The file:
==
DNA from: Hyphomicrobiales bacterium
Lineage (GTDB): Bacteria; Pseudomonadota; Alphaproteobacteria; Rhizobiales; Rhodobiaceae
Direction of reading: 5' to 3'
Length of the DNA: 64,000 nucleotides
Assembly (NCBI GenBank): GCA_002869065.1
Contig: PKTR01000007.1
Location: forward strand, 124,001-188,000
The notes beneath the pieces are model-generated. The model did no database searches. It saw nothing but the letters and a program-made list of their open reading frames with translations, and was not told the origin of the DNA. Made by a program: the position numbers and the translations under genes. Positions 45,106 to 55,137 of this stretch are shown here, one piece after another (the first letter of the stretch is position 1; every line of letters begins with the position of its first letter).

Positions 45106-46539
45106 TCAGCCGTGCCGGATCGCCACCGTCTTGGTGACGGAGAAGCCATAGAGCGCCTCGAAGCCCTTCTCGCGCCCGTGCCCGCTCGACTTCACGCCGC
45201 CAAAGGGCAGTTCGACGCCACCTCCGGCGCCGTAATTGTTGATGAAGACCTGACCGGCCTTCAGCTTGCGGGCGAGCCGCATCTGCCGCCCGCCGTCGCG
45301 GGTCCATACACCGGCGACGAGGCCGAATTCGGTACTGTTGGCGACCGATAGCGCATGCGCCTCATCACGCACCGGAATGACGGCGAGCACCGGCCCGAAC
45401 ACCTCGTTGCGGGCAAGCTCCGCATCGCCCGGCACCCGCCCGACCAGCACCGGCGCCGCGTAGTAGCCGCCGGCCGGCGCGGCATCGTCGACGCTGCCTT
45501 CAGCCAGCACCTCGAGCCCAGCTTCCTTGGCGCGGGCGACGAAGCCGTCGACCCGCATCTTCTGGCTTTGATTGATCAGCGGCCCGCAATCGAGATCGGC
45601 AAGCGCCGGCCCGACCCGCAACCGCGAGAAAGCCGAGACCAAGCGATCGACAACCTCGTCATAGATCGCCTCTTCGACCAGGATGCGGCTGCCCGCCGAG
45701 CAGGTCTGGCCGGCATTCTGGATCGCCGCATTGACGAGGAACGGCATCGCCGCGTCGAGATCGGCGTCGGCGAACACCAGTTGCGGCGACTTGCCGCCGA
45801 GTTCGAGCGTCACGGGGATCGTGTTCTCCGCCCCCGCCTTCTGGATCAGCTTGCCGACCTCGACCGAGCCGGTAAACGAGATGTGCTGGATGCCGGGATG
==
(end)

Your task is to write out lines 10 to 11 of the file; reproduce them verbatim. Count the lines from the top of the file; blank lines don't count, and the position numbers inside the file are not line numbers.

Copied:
45106 TCAGCCGTGCCGGATCGCCACCGTCTTGGTGACGGAGAAGCCATAGAGCGCCTCGAAGCCCTTCTCGCGCCCGTGCCCGCTCGACTTCACGCCGC
45201 CAAAGGGCAGTTCGACGCCACCTCCGGCGCCGTAATTGTTGATGAAGACCTGACCGGCCTTCAGCTTGCGGGCGAGCCGCATCTGCCGCCCGCCGTCGCG